Dorgan’s Center for Native American Youth Receives $600K W.K. Kellogg Foundation Award
Former U.S. Senator Byron Dorgan and the Center for Native American Youth (CNAY) announced on May 1 that they have been awarded a $600,000 grant from the W.K. Kellogg Foundation. According to the organizations release, The funding will be used over the next three years to continue and expand the organization's efforts to build a platform for national dialogues about Indian youth issues, Indian country outreach, and a policy and resource agenda that promotes racial healing and improves access to opportunity for American Indian/Alaska Native children.
"Far too many Indian children are being left behind in our country," Dorgan said. "I am eager to work with the W.K. Kellogg Foundation, tribal governments and parents to address the challenges facing our youngest First Americans."
Erin Bailey, director of the CNAY expressed to Indian Country Today Media Network her appreciation toward the W.K. Kellogg Foundation saying they were a true champion in supporting the impactful work of the CNAY which is aimed at improving the lives of young people in Indian country.
Bailey described the CNAY’s process toward receiving the grant.
“We reached out to the Foundation early on in the establishment of the Center for Native American Youth to invite them to be involved and engaged in our work. As is the case in any grant application, these processes take time and continuous dialogue with the Foundation or other funding staff,” she said.
“It was critically important to us, as it would be in any partnership, which we developed a meaningful relationship and agreed upon project with the funder and key partners – including tribes and tribal organizations.”
Bailey also said that in addition to the financial support, which means a great deal to CNAY’s viability, the W.K. Kellogg Foundation brings invaluable experience and support to the efforts of CNAY to bring awareness and a resource platform to address the challenges and successes faced by today’s Native youth.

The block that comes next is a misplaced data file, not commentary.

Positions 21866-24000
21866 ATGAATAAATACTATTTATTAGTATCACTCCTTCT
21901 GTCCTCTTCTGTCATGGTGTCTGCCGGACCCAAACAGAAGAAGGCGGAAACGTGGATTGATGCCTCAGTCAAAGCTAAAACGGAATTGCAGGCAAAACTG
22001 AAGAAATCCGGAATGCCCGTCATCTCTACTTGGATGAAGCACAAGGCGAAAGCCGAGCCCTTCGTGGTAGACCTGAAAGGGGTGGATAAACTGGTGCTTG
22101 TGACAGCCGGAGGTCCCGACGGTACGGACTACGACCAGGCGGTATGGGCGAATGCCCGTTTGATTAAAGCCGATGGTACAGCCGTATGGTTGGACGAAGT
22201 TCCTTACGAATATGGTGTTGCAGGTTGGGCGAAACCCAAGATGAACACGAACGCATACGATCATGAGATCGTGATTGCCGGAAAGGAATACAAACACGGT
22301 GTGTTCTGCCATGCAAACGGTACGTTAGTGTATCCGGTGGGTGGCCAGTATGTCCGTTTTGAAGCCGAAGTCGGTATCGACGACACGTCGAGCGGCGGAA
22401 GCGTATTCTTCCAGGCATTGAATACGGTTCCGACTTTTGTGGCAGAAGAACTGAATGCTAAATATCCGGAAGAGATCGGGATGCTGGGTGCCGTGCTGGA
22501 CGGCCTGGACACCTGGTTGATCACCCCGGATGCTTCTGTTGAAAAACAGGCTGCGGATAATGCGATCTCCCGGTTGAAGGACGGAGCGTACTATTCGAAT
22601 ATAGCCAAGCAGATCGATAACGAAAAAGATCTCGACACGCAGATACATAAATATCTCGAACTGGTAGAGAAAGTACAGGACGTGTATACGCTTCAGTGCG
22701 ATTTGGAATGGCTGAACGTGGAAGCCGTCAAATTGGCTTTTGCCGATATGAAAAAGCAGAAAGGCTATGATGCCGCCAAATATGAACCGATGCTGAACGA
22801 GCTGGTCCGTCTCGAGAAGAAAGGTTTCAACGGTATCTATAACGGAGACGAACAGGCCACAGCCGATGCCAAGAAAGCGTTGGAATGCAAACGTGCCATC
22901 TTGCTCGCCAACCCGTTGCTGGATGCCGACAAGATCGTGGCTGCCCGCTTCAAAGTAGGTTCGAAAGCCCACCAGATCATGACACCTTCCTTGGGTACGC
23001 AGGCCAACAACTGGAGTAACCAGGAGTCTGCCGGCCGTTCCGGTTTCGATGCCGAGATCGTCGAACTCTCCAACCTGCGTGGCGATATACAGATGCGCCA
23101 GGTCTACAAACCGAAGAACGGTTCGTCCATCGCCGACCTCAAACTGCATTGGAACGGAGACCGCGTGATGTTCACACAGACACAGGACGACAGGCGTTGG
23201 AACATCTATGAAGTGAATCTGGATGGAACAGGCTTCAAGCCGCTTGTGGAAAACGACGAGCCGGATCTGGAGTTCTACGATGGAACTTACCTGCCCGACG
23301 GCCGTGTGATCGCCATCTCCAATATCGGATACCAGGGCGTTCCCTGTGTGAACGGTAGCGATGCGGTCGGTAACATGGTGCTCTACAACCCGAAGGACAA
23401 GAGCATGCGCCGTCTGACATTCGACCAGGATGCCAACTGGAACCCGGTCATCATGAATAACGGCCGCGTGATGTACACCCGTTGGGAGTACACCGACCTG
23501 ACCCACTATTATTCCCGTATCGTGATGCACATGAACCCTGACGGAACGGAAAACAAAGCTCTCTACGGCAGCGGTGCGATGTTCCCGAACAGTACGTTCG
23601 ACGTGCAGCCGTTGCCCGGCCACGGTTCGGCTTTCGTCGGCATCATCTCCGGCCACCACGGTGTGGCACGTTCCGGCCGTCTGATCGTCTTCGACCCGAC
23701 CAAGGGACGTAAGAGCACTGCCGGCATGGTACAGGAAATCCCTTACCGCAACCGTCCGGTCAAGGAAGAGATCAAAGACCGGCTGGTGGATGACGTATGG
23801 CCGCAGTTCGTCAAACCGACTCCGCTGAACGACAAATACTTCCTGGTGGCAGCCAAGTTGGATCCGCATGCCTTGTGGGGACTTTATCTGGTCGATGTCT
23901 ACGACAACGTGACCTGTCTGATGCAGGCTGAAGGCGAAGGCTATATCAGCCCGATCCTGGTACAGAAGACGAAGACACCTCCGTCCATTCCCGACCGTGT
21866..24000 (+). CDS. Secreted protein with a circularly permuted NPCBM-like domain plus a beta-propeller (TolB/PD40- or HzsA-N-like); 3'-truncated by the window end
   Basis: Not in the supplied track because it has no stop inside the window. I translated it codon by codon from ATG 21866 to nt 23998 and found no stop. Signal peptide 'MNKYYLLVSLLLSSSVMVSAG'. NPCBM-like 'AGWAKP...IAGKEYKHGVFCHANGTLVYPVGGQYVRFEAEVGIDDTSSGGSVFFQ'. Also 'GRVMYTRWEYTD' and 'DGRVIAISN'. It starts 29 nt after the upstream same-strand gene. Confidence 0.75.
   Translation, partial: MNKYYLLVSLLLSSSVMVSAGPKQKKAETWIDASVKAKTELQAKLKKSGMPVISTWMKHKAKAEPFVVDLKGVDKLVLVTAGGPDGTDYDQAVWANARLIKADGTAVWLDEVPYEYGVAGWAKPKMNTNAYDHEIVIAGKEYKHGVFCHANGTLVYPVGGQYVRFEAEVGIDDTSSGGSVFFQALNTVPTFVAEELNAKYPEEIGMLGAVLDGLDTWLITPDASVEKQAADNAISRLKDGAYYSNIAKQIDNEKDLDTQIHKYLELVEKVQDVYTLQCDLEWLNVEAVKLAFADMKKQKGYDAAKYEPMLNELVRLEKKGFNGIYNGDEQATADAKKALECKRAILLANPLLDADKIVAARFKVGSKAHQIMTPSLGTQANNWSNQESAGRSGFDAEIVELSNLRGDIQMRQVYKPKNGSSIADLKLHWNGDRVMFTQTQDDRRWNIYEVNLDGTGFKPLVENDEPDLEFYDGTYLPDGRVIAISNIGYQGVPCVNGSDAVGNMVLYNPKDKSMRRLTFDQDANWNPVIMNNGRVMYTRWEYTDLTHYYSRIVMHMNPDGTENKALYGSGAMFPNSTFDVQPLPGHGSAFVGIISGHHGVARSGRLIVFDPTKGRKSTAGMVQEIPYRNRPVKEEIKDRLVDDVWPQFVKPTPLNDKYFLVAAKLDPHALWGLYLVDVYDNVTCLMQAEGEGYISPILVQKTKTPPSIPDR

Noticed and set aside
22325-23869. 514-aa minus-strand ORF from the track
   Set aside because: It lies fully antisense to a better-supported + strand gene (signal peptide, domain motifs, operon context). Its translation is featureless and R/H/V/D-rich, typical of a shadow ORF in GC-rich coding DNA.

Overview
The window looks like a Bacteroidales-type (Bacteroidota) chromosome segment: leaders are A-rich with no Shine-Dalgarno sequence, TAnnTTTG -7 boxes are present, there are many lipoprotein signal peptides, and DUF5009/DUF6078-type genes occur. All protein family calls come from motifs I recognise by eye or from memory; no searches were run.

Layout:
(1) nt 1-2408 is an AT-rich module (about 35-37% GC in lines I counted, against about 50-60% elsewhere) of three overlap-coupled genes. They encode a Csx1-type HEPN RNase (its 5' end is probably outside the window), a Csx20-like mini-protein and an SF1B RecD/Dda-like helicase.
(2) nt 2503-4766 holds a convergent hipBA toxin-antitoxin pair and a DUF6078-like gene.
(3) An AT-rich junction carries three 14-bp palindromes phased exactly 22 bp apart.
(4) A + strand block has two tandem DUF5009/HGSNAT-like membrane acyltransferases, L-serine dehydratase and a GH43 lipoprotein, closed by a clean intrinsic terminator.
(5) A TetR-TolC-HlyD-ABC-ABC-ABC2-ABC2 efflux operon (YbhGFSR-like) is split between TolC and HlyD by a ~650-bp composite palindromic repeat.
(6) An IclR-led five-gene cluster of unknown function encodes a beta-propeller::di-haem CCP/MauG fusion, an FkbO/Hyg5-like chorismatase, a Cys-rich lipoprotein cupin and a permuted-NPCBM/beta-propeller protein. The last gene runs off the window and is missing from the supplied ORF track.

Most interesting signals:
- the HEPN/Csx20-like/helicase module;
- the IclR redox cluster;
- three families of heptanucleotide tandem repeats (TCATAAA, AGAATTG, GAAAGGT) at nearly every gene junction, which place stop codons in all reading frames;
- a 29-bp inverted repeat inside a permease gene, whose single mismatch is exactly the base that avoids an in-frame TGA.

She went on to say the grant will create an opportunity to gain the support from other individuals and organizations that can assist with the efforts of the CNAY.
“One of the key objectives of the Center is to connect with existing stakeholders, as well as communicate with and identify new stakeholders and resources for the benefit of all of Indian country – this includes funders. We want to attract more funders not just to our efforts at the Center but to the irreplaceable projects, best practices and efforts on-the-ground in tribal communities across the country. We believe passionately that there are many inspiring and effective programs on the ground in Indian country and we hope to be a positive force in attracting resources to these programs,” she said.
Ultimately, Bailey expressed appreciation. “We are excited to have their passion and experience at the table.”
Senator Dorgan expressed a similar sentiment of gratitude, “The W.K. Kellogg Foundation funding is a huge boost to our program. We are excited about the Foundation's commitment to partner with the Center and more importantly, to shine a spotlight on and drive a national agenda on improving the lives of American Indian children.”